George Frideric HANDEL (1685-1759)
Concerti Grossi, Op 3 (1734)
No 2 in B-flat major, HWV 313 [11:52]
No 3 in G major, HWV 314 [8:15]
No 5 in D minor, HWV 316 [9:56]
No 6 in D major, HWV 317 [10:26]
No 4 in F major, HWV 315 [12:17]
No 1 in B-flat major, HWV 312 [8:20]
Van Diemen’s Band/Martin Gester (organ)
rec. 29 October-2 November 2019, Church of St Canice, Sandy Bay, Australia
BIS BIS-2079 SACD [62:20]
I first encountered Martin Gester’s Handel with the Concerti Grossi Op. 6 (review). This was recorded with the musicians of Arte dei Suonatori in Poland, and for Op 3 he has moved all the way to Australia to direct the cleverly named Van Diemen’s Band. This is a crack ensemble with players whose pedigree extends to ensembles such as Les Arts Florissants and the English Concert, and with BIS’s superlative recording standards we know we are in safe hands from the outset.
Handel’s Op 3 is, as Brian Clark’s booklet notes put it, “little more than a cavalier English publisher’s barely disguised attempt to make some quick money from music by a famous composer.” The dodgy background to this collection and the original sources for most of the concertos are neatly outlined in the booklet, but whatever its origins this opus was a huge success in its time and remains a highly attractive and popular listen today. Performed on period instruments and set in a generous but not over-resonant acoustic, Handel’s music flows with elegant poise in this recording. The spread of sound from concertino to ripieno creates glorious contrasts, Martin Gester’s tempi being brisk without rushing, and allowing us to hear everything without us feeling the need to ‘keep up’ with breathless swiftness of pace. This is not to say that the faster movements are without rhythmic impact or excitement, but the engagement we have is with detailed refinement rather than physical drive.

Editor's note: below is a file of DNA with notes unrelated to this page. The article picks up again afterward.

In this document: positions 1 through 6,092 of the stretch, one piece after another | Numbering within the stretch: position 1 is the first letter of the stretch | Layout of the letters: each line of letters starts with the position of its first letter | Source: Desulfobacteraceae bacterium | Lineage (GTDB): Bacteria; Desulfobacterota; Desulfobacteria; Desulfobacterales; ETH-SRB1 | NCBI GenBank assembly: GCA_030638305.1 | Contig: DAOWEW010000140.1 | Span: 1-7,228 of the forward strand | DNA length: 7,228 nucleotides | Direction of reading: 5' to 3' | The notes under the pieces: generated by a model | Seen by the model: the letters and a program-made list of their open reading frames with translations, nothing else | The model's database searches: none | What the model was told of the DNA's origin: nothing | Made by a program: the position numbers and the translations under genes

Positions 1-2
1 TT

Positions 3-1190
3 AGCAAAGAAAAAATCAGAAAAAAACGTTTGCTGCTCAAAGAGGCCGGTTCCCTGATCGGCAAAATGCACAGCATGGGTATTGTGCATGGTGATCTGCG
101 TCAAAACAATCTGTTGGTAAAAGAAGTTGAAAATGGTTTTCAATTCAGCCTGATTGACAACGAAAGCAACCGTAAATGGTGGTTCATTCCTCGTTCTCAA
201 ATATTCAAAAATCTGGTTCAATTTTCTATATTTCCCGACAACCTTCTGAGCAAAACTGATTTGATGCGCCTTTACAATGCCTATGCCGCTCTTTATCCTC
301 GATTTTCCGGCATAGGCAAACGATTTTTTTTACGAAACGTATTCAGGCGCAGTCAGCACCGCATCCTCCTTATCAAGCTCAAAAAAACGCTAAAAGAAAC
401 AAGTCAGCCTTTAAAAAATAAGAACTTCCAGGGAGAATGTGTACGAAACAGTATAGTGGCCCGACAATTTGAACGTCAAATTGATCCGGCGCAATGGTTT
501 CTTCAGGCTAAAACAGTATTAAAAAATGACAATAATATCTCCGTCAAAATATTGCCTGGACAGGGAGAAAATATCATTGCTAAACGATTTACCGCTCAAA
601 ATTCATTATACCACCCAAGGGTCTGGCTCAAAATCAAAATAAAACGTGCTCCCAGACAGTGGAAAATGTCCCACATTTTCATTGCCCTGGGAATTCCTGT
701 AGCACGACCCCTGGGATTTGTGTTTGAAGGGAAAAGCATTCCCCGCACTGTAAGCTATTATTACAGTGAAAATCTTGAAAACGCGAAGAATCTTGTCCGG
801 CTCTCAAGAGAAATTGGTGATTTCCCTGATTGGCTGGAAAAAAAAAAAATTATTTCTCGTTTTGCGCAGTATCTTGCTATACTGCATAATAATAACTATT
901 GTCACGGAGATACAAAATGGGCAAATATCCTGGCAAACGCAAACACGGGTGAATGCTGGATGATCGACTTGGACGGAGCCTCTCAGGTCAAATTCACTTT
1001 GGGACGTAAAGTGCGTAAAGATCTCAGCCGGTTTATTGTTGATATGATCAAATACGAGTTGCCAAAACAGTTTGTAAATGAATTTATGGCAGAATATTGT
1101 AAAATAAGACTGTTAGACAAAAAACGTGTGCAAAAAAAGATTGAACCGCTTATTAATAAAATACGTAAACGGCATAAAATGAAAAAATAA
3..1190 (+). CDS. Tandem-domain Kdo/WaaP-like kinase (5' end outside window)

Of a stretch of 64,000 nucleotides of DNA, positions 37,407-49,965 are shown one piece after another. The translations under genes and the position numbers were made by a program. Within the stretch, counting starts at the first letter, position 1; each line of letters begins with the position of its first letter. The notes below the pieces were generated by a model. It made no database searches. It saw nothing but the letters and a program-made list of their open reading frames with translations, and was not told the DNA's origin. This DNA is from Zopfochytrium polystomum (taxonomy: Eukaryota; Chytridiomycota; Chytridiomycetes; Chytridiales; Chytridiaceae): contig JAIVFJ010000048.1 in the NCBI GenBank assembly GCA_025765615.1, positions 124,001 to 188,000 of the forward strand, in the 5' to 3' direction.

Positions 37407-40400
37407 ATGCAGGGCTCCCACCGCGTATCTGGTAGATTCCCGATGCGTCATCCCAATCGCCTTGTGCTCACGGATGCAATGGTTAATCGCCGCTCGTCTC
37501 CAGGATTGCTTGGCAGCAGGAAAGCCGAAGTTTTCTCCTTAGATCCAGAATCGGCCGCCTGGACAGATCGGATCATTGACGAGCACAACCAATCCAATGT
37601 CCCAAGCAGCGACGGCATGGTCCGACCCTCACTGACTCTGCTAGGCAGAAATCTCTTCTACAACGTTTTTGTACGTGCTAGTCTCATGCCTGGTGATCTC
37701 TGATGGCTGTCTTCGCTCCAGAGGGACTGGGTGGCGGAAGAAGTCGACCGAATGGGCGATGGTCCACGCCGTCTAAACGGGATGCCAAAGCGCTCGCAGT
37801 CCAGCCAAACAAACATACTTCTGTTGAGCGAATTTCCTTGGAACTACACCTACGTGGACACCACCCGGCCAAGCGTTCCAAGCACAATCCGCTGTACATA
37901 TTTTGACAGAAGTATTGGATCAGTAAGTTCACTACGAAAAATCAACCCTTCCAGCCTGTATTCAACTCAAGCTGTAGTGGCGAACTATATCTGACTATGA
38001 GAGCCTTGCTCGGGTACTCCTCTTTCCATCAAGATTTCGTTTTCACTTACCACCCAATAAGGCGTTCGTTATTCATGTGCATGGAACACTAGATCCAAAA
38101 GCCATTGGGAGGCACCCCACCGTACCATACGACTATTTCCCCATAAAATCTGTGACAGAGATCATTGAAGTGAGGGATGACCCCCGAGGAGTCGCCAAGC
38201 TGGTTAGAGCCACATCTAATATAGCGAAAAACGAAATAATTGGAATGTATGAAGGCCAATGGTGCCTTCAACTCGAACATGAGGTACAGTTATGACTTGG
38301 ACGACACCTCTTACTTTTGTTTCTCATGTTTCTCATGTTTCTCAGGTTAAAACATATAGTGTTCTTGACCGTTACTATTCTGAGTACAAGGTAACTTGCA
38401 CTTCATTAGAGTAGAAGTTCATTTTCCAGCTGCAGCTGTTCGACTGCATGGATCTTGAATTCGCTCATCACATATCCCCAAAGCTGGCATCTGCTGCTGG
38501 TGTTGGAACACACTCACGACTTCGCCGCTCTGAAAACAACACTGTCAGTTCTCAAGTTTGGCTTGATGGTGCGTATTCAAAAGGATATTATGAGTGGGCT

When it comes to expressive depth, Gester draws excellence from his players without mannered gestures or leaning too heavily on the notes. Phrases are nicely shaped as are individual notes, but the progression of the whole, the narrative value in each movement is paramount. Dramatic moments such as the central Adagio in the D minor Fifth Concerto Grosso balance the feeling of such a movement as an intermezzo as well as its being a statement in its own right. Virtuosity, such as in the final Allegro of the same concerto is taken with unselfconscious but richly entertaining ease, with crisp rhythms but no unnecessary angularity.
There are innumerable options when it comes to recordings of this music, though many are paired with the more extensive Op 6 collection. Of the single-disc period instrument recordings of Op 3, Reinhard Goebel with the Berliner Barock Solisten on the Hänssler Classic label (review) is a good choice, though the sound is a little more distant and homogenised than with Van Diemen’s Band. To my mind the latter wins in terms of character and timbral contrast, though Goebel remains a safe bet. An older recording from the mid 1980s with Hans-Martin Linde and the Linde Consort (review) shows us how far we’ve come in recent decades. This is still a decent enough performance, but you can hear a greater sense of assuredness and tightness of ensemble from both Goebel and Gester, as well as richer sonorities due in part to a more ambitious sonic balance.
There is a fair chance you already have a favourite recording of this music, and only you will know if you want to make space for a new one. Martin Gester hasn’t gone out for spectacle, for something that initially impresses but then becomes fatiguing. Gester’s organ solo in the Sixth Concerto Grosso is very good and played with tasteful ornamentation, the instrument well balanced with the rest of the ensemble but with some gentle mechanical noises audible in the solo. To my ears this BIS recording is ‘a keeper’. It’s the kind of recording which has immediate appeal for many reasons, but is also one that grows on you the more you listen to it, appreciating its fine corners, burnished luminosity and moreish flavours.